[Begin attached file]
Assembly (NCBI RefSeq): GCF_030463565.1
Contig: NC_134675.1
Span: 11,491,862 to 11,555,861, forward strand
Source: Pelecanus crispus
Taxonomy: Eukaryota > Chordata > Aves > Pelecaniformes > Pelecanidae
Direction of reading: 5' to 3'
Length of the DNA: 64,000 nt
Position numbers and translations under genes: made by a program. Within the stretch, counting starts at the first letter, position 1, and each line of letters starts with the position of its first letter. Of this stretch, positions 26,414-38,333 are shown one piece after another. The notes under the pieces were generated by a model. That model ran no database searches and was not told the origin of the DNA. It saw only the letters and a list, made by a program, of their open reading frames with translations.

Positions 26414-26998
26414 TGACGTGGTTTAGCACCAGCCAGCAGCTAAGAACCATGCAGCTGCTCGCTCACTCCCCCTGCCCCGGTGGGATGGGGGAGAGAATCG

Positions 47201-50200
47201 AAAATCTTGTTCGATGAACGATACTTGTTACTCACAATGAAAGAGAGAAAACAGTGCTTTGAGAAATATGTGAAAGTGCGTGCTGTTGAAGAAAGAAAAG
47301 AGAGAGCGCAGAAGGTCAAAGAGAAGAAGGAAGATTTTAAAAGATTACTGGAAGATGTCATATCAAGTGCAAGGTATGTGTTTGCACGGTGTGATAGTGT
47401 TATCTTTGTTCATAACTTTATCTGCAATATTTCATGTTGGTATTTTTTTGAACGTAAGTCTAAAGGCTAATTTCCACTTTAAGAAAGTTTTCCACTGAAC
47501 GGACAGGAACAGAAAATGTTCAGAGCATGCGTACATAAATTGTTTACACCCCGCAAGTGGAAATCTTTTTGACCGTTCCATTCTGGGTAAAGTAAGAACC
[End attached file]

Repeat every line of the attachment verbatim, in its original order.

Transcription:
Assembly (NCBI RefSeq): GCF_030463565.1
Contig: NC_134675.1
Span: 11,491,862 to 11,555,861, forward strand
Source: Pelecanus crispus
Taxonomy: Eukaryota > Chordata > Aves > Pelecaniformes > Pelecanidae
Direction of reading: 5' to 3'
Length of the DNA: 64,000 nt
Position numbers and translations under genes: made by a program. Within the stretch, counting starts at the first letter, position 1, and each line of letters starts with the position of its first letter. Of this stretch, positions 26,414-38,333 are shown one piece after another. The notes under the pieces were generated by a model. That model ran no database searches and was not told the origin of the DNA. It saw only the letters and a list, made by a program, of their open reading frames with translations.

Positions 26414-26998
26414 TGACGTGGTTTAGCACCAGCCAGCAGCTAAGAACCATGCAGCTGCTCGCTCACTCCCCCTGCCCCGGTGGGATGGGGGAGAGAATCG

Positions 47201-50200
47201 AAAATCTTGTTCGATGAACGATACTTGTTACTCACAATGAAAGAGAGAAAACAGTGCTTTGAGAAATATGTGAAAGTGCGTGCTGTTGAAGAAAGAAAAG
47301 AGAGAGCGCAGAAGGTCAAAGAGAAGAAGGAAGATTTTAAAAGATTACTGGAAGATGTCATATCAAGTGCAAGGTATGTGTTTGCACGGTGTGATAGTGT
47401 TATCTTTGTTCATAACTTTATCTGCAATATTTCATGTTGGTATTTTTTTGAACGTAAGTCTAAAGGCTAATTTCCACTTTAAGAAAGTTTTCCACTGAAC
47501 GGACAGGAACAGAAAATGTTCAGAGCATGCGTACATAAATTGTTTACACCCCGCAAGTGGAAATCTTTTTGACCGTTCCATTCTGGGTAAAGTAAGAACC